Popular Paths That Do Not Lead to Local Sustainability
In the reports of some missionary societies, we have been learning recently about paths that do not lead to local sustainability. That is what has led to one of the largest mission organizations in the world being accused of mismanagement of a considerable amount of funds. The funds apparently did not reach the destinations for which they were designated. There are two parts of this dilemma to which I would like to give consideration: legal implications and missiological implications.
The legal implications are rather straight forward. This has to do with whether the laws controlling charitable giving are being followed as required by governments. Is the advertising used to raise the funds accurate? Are the funds received being used for the purpose for which they were designated? Willful breaking of government laws can have dire consequences for those who knowingly break them. One has only to look back over the past four or five decades to see how news headlines have brought down televangelists who have not followed government rulings. Christian leaders should have a higher standard than the laws of government. Unfortunately, too often Christians have drifted into questionable practices that have given the church a bad reputation. But the main purpose of this article is not about how Christian organizations have been breaking government regulations. Rather, it is to deal with the principles of common missionary standards. It is in this way that funds are being misused, even if government rules may not be broken.
When looking at the missiological implications, it becomes apparent that this might well be the more significant issue regarding the management of kingdom resources. For example, it is conceivable that all the rules that the government lays down are followed to their satisfaction. But in missiological terms, it might mean that a significant amount of funding is being used in ways that violate sound kingdom principles. In my writings elsewhere, I have explained the distinction between using missionary resources to either gather recruits or dependents. That makes a huge difference in how funding for missionary outreach is used. I will now give several examples of how missiological principles can be ignored in the use of funding.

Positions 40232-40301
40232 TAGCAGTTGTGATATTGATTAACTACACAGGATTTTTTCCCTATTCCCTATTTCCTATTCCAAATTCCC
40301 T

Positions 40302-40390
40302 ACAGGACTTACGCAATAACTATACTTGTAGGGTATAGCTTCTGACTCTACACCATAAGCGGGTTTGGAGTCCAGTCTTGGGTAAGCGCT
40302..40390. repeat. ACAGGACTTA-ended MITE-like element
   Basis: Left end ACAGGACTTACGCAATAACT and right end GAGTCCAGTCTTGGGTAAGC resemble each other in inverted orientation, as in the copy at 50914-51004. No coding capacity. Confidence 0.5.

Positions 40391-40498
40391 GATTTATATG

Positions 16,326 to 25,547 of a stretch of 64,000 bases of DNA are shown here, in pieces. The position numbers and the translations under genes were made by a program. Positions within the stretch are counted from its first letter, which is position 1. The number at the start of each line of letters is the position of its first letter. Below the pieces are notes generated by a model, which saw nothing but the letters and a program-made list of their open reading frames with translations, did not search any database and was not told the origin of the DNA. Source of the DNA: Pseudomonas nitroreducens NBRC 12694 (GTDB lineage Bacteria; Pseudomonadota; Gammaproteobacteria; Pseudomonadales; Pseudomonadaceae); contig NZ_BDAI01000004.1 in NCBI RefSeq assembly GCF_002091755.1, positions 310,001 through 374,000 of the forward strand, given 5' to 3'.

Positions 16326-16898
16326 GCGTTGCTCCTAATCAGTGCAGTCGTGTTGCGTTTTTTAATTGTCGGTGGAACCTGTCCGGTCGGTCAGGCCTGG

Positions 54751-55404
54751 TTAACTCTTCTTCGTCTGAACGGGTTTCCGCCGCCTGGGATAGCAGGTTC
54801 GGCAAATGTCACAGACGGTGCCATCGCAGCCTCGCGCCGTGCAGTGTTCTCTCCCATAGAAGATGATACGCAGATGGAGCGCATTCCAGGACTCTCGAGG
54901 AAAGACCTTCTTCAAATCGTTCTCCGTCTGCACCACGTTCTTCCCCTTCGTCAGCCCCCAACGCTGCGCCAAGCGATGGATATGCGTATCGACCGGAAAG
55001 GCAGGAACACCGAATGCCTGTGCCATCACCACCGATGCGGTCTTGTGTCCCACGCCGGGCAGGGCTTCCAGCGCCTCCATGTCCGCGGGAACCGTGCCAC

First, one of the more popular ways that missiological rules are broken today is to promote using outside funding to pay local pastors and other church leaders. This idea is very attractive as we are told that for only 50 dollars a month a pastor or evangelist can take the place of a western missionary. While that seems to make economic sense, it violates the cardinal principle which is that indigenous churches should be self-supporting. I learned recently that in one church in Asia, all the adults of a congregation were appointed as pastors or evangelists, and in that way they all qualified to receive funding from overseas to pay their salaries. All the adults in the congregation were deputized!